Posts Tagged ‘CO’

The Check’s in the Fail

Friday, January 11th, 2013

Inspired by Badly Flawed Background Check System Fails To Contain Firearms Sales (Huffington Post 6/23/11), Rhonda Fields, Rep. For Aurora, Wants Background Checks For Private Gun Sales: ‘It’s A Loophole That Needs To Be Changed’ (Huffington Post 1/08/13 14:12), Hickenlooper: ‘Why Not Have Universal Background Checks For All Gun Sales?’ (Huffington Post 1/10/13 15:55), and Gun control activists focus on universal background checks (Salon.com 1/11/13 16:14).

 

“The word went out, ‘You are going to be denied. You might as well find another means of getting it, either through the illicit market or through the legal non-NICS markets, such as gun shows and private transactions.'” — CarnegieMellonUniversity crime expert Alfred Blumstein
 
“Why not have universal background checks for all gun sales?” – Colorado Gov. John Hickenlooper

 

If we have a giant loophole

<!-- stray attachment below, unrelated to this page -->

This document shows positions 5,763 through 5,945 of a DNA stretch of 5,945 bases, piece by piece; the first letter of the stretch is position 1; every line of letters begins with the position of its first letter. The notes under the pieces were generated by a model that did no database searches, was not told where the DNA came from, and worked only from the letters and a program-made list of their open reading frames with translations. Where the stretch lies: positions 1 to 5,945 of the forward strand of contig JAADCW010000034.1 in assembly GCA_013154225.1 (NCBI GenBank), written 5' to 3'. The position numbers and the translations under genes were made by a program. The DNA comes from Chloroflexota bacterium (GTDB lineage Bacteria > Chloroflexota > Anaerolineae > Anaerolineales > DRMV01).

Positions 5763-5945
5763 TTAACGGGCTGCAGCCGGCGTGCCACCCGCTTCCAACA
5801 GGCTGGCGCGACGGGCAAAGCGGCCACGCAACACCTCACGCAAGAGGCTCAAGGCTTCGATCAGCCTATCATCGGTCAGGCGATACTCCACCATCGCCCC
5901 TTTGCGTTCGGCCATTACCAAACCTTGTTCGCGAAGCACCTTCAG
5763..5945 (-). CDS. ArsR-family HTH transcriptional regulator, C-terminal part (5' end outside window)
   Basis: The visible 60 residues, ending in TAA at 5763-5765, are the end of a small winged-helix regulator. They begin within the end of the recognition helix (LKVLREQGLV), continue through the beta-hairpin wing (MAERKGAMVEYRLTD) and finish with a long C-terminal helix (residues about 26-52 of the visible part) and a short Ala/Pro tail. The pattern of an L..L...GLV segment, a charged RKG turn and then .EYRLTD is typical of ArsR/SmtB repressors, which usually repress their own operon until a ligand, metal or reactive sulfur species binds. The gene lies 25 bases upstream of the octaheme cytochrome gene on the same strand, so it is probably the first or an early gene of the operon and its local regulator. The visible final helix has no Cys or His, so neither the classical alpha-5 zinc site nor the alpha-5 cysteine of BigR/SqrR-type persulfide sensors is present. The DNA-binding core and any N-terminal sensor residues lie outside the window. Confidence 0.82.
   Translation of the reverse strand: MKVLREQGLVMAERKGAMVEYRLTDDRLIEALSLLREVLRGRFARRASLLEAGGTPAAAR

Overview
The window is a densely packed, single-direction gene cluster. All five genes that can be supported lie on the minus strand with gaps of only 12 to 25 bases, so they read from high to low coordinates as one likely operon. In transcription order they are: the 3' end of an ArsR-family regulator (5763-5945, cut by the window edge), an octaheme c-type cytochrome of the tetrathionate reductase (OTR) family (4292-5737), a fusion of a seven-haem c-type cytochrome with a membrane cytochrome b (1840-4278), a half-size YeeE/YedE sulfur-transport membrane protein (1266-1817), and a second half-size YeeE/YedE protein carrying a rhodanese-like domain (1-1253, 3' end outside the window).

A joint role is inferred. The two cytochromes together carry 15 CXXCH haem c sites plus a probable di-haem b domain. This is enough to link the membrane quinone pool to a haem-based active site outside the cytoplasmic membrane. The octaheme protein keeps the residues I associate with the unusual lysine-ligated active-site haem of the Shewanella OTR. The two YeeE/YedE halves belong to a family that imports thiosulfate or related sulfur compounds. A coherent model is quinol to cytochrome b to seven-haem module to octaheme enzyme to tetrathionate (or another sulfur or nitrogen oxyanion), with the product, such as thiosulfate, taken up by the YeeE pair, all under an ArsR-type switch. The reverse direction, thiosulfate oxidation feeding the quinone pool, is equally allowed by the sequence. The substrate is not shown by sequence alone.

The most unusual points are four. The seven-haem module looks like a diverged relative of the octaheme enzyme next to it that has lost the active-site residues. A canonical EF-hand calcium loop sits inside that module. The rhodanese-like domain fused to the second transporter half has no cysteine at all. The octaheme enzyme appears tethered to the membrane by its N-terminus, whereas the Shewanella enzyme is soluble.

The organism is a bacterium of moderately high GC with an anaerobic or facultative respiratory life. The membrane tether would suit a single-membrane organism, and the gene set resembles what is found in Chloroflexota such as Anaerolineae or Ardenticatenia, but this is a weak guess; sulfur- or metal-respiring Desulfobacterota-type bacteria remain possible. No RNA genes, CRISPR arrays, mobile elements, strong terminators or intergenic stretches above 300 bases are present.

That let’s 40% of gun purchases slip through

Isn’t eliminating background checks entirely

An identical thing to do?

 

If people who can’t pass that check

Have an option that doesn’t require one,

When they want to buy a firearm,

Where will they go to acquire one?

***

The idea that allowing a giant loophole will attract people who can’t pass background checks to that loophole is  not only obvious, it’s supported by evidence: The number of people checked is up, but the number denied guns for failing a background check is down by about 25 percent from its 1999 peak in (that was the National Instant Criminal Background Check System’s first full year of operations). The only realistic explanation for that divergence is that an increasing number of bad guys are purchasing their firearms through unregulated or illegal channels. Note that the system itself is not to blame: it’s operates 17 hours per day, 364 days per year (it’s closed on Christmas), checks thousands of requests (the one-day record is 98,000) against a 58 million record FBI database plus two other national databases in an average of 3-5 minutes. The problem is the spottiness of the data that is input into the system, usually due to lapses by state agencies, and the legal loophole that allows private purchasers to avoid background checks. Both of those problems are easily solved and involve no infringement of the right to bear arms for law-abiding gun owners. Do we now finally have the political will to make this most obvious and reasonable of changes? Let’s hope so, and more importantly: let’s make it so.

 

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